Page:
I found myself thinking about these issues as I watched Ellen Kuras and Thavisouk Phrasavath’s lyrical,visually stunning documentary, The Betrayal: Nerakhoon (IMDB), which revisits the effects of the Vietnam War on the neighboring country of Laos, looking at that history primarily through the lens of a single family.  Phrasavath, the son of a Laotian soldier who worked with the U.S Army, retells his and his family’s experiences, describing his and his family’s escape from Laos, first into Thailand, and later into the United States.  His mother also recalls that she was forced to leave two of her children behind because she feared that her other seven children might be endangered and that she assumed her husband had been killed by the opposition army.  Later, it is revealed that he was merely sent for “reeducation” and had, in fact, immigrated to the United States where he had remarried and fathered two children in addition to his original family.  And although the film is explicit in associating the “betrayal” of the film’s title with the United States’ betrayal of the Laotian army, by the end of the film, it becomes clear that members of the Phrasavath family have suffered a series of betrayals and difficulties dating back to the war itself.

Kuras and Phrasavath tell this story not in a linear fashion but in a series of associative links, evoking the past through stock footage of Nixon and JFK speeches, US plans dropping bombs on Indochina, and photographs from Laos’s distant past and suggesting the complicated relationship between personal and official histories and the effects of the war on one individual family, recalling in some ways (for me at least) Rea Tajiri’s experimental documentary, History and Memory, which focused on her family’s experiences in the Japanese internment camps in California during World War II.  But, in addition to these compelling visual images and an innovative storytelling structure, Kuras and Phrasavath (with whom Kuras worked on the film for over twenty years) also offer a poignant picture of a family who endured one of the more neglected strains of the Vietnam War, revealing the human costs of McNamara’s “rational” approach to war.

The Betrayal aired on PBS’s POV series earlier this week, but the POV website raises some interesting questions about documentary, including the implications of inviting the subject to collaborate in the making of the film.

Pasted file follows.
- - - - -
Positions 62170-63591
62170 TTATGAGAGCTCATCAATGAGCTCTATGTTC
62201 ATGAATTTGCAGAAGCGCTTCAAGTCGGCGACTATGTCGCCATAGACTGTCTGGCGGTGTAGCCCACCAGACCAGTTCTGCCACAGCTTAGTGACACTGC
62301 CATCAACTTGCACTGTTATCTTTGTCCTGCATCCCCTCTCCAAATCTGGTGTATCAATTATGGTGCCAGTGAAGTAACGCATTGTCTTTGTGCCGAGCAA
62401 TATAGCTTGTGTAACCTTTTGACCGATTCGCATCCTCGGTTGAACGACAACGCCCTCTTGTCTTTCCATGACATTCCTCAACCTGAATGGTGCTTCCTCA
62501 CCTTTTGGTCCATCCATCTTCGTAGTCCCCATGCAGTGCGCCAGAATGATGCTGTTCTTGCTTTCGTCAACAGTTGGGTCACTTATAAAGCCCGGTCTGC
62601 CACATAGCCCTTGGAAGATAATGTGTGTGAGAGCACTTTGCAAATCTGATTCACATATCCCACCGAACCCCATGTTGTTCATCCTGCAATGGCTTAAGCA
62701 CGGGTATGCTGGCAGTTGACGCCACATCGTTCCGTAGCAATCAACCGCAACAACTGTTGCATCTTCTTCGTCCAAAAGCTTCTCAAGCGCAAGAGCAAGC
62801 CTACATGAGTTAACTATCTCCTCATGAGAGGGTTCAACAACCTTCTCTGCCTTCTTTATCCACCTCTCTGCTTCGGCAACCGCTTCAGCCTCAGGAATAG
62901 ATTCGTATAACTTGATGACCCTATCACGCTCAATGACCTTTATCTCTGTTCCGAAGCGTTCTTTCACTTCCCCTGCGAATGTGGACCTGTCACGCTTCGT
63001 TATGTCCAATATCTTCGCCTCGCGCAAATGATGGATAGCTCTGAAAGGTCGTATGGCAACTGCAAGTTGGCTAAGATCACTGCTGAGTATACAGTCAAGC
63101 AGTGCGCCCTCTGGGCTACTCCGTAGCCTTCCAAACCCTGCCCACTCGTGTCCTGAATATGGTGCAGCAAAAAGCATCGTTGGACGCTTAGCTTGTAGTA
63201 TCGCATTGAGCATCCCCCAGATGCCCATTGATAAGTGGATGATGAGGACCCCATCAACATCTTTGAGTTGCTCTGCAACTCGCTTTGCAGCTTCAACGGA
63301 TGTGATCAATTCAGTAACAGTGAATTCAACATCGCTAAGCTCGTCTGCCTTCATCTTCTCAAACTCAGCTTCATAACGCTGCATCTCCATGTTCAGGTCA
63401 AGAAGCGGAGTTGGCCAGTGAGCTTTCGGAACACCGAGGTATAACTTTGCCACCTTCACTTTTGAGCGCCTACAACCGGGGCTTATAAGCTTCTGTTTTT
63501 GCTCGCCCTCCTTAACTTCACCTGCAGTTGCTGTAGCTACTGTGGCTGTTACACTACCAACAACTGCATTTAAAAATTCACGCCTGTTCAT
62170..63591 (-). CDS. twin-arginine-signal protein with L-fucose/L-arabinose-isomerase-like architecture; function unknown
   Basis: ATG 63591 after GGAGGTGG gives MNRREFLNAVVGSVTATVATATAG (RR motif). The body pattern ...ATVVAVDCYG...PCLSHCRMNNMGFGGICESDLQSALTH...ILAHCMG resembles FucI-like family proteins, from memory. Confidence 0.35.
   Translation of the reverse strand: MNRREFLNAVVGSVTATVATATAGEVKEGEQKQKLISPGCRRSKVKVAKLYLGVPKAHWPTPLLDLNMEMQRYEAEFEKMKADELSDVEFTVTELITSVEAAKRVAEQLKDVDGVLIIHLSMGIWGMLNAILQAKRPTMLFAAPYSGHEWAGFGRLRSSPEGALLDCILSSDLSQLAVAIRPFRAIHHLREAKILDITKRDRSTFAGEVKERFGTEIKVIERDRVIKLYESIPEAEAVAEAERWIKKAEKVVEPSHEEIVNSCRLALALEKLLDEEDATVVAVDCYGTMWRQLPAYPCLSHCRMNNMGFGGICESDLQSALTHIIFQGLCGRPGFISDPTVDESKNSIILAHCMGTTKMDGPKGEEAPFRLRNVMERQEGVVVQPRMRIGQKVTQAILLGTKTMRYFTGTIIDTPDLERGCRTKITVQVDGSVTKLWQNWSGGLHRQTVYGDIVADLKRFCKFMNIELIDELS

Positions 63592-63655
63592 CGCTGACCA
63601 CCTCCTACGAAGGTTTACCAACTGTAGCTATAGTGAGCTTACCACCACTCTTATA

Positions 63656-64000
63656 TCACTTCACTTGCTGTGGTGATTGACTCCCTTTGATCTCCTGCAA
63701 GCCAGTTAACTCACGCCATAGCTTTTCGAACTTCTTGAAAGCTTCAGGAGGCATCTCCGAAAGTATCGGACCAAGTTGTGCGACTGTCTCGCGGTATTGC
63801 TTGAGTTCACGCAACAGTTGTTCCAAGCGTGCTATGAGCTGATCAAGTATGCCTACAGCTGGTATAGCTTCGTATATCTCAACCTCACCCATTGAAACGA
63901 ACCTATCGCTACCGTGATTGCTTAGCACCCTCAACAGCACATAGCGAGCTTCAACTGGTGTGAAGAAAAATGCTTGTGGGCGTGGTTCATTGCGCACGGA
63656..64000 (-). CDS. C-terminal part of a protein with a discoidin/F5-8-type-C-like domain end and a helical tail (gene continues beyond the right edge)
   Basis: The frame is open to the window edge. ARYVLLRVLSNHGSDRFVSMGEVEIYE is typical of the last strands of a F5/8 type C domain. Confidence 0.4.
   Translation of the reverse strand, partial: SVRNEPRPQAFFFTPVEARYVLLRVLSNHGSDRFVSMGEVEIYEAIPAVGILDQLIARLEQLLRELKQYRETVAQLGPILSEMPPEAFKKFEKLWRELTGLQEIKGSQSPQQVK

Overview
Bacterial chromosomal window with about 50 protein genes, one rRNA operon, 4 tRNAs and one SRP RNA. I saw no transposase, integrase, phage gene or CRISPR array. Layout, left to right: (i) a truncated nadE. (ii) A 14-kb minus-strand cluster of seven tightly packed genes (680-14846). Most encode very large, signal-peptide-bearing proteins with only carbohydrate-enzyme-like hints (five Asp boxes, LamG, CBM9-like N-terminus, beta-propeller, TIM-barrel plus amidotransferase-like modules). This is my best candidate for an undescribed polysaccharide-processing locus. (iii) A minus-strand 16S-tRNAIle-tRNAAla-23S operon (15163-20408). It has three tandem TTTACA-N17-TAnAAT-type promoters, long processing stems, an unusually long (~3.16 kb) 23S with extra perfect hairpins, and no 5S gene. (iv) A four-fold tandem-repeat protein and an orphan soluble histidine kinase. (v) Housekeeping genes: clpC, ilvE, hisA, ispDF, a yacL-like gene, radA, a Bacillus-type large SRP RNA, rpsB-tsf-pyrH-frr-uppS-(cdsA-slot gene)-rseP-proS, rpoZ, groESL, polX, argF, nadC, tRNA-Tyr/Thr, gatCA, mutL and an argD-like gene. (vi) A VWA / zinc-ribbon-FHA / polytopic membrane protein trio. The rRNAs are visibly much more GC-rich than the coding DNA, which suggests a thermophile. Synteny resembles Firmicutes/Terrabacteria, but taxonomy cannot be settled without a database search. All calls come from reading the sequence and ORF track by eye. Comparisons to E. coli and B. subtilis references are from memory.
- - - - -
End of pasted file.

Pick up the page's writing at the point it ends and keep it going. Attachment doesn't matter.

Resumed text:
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Games into Film

Although I understand the fascination that others have for playing, I’ve never really had that much interest in playing World of Warcraft (WoW), the massively popular online game.  Like some of the better serial TV shows, I tend to think that I’m so far behind that I’ll never really be able catch up and invest enough attention to really enjoy WoW.  I also tend to get frustrated by video games rather quickly, and the pressure of working with (or against) other players would only add to that.  That being said, I’m intrigued by today’s news that Warner Bros. has tapped Sam Raimi to direct a film version of the game (see also uber-fansite Ain’t It Cool News).

In part, I’ll be curious to see how one “adapts” such a complex, interwoven narrative, involving such a massive number of characters/players/participants or what exactly would get “represented” in a film narrative about a game.  Of course, the popularity of game itself provides WoW with a potentially huge audience and a number of different venues for various forms of promotion and, to use Henry Jenkins’ phrase, transmedia storytelling.

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“Nobody Watched The Watchmen

Via Nikki Finke, an amusing video from Funny or Die, “Nobody Watched The Watchmen,” in which Rorschach, one of the heroes of The Watchmen, seeks an explanation for why the Watchmen movie tanked.  Noticing that the film’s director, Zack Snyder, has been blacklisted and that the film’s screenwriter has disappeared, Rorschach confronts his career, the notoriously prickly Alan Moore.  The video offers a good spoof not only of the ambivalence about adaptation but also of the marketing (and reinterpretation) of movies on DVD, and there’s a humorous nod to Ms. Finke and her Deadline Hollywood Daily column as well.